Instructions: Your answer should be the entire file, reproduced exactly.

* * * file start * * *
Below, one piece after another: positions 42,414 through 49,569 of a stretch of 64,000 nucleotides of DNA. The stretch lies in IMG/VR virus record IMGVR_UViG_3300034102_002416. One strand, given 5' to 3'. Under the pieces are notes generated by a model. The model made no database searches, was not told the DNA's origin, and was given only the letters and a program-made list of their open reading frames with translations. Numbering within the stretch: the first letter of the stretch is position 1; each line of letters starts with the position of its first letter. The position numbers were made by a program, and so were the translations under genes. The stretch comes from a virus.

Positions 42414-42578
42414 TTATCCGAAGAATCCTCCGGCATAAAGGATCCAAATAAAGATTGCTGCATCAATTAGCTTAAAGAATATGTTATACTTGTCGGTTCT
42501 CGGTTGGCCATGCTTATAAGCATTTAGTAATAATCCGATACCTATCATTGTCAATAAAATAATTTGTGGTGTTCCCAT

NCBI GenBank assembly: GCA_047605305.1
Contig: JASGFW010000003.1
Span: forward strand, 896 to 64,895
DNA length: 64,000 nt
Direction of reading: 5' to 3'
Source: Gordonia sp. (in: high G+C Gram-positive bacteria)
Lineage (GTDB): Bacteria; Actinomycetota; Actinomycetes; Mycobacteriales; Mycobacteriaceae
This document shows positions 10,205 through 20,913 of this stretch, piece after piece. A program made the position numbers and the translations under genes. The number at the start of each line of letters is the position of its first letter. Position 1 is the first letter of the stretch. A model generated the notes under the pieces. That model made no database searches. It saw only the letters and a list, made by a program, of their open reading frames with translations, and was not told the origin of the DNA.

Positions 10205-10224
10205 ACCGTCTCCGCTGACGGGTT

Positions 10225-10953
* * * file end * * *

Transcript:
Below, one piece after another: positions 42,414 through 49,569 of a stretch of 64,000 nucleotides of DNA. The stretch lies in IMG/VR virus record IMGVR_UViG_3300034102_002416. One strand, given 5' to 3'. Under the pieces are notes generated by a model. The model made no database searches, was not told the DNA's origin, and was given only the letters and a program-made list of their open reading frames with translations. Numbering within the stretch: the first letter of the stretch is position 1; each line of letters starts with the position of its first letter. The position numbers were made by a program, and so were the translations under genes. The stretch comes from a virus.

Positions 42414-42578
42414 TTATCCGAAGAATCCTCCGGCATAAAGGATCCAAATAAAGATTGCTGCATCAATTAGCTTAAAGAATATGTTATACTTGTCGGTTCT
42501 CGGTTGGCCATGCTTATAAGCATTTAGTAATAATCCGATACCTATCATTGTCAATAAAATAATTTGTGGTGTTCCCAT

NCBI GenBank assembly: GCA_047605305.1
Contig: JASGFW010000003.1
Span: forward strand, 896 to 64,895
DNA length: 64,000 nt
Direction of reading: 5' to 3'
Source: Gordonia sp. (in: high G+C Gram-positive bacteria)
Lineage (GTDB): Bacteria; Actinomycetota; Actinomycetes; Mycobacteriales; Mycobacteriaceae
This document shows positions 10,205 through 20,913 of this stretch, piece after piece. A program made the position numbers and the translations under genes. The number at the start of each line of letters is the position of its first letter. Position 1 is the first letter of the stretch. A model generated the notes under the pieces. That model made no database searches. It saw only the letters and a list, made by a program, of their open reading frames with translations, and was not told the origin of the DNA.

Positions 10205-10224
10205 ACCGTCTCCGCTGACGGGTT

Positions 10225-10953